by William Perry Pendley
April 30, 2014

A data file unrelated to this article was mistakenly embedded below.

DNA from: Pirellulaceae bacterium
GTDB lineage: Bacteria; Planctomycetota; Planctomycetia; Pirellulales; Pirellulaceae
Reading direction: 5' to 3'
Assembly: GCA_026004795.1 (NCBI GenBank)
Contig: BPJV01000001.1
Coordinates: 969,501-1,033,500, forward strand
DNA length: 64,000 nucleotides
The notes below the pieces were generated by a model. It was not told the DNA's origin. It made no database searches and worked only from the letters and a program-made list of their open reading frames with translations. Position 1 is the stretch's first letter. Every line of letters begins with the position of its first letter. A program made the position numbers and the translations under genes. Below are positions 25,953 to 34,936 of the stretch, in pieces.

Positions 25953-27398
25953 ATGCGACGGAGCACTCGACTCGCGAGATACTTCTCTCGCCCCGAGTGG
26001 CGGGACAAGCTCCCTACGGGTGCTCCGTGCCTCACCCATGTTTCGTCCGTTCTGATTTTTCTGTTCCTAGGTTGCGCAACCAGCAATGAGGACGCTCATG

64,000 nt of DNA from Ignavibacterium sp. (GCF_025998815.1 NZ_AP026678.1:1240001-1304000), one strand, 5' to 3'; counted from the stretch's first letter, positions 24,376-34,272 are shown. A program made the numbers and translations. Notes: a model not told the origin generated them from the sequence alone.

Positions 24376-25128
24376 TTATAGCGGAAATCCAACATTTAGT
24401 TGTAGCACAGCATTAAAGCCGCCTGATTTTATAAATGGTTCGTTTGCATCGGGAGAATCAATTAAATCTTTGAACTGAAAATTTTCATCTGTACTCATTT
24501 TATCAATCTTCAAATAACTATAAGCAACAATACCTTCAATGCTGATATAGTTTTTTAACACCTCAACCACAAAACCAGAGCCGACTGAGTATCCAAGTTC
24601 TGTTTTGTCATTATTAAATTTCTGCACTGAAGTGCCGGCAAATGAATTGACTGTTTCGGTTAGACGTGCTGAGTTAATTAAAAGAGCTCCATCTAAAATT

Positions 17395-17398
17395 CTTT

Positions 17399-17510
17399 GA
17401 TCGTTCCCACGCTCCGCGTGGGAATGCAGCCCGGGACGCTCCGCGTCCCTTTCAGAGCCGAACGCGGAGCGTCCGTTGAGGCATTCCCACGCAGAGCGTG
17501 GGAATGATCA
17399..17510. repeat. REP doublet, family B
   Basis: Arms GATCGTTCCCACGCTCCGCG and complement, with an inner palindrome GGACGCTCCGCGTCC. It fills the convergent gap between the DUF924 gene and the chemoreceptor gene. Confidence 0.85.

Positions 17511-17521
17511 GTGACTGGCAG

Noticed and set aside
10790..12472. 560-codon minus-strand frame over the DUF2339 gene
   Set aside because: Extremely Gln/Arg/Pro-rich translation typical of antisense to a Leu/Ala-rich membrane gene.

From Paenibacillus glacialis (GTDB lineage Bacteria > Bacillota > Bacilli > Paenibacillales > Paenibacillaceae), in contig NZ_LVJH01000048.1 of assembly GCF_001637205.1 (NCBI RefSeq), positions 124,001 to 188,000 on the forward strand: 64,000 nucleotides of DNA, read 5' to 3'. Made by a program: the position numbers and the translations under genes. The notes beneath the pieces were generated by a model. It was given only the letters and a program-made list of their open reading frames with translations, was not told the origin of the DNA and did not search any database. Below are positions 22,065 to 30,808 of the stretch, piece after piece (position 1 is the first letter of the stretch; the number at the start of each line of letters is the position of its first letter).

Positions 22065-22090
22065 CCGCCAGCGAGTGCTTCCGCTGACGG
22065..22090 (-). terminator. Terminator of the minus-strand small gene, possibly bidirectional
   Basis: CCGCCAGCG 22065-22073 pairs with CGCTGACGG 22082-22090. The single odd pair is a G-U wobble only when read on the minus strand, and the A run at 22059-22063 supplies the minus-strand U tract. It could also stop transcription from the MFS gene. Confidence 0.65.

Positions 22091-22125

For many or maybe even most Americans, reports that a rancher in Clark County, Nevada, was at odds with federal land bureaucrats might have come as a surprise. But Westerners—especially rural Westerners who make a living on the federal lands that predominate beyond the hundredth meridian, by logging, mining, ranching, or developing energy resources—were not surprised at all. In the late 1970s, President Carter’s “War on the West” spawned what came to be known as the Sagebrush Rebellion. The uprising was spurred by the fact that, more than any other region, the American West had been victimized by the environmental policies implemented—utterly regardless of their destructive economic and human consequences—during the previous two decades. Talk of another Sagebrush Rebellion should not surprise. Westerners know that they and their states can be better stewards of their land than federal bureaucrats.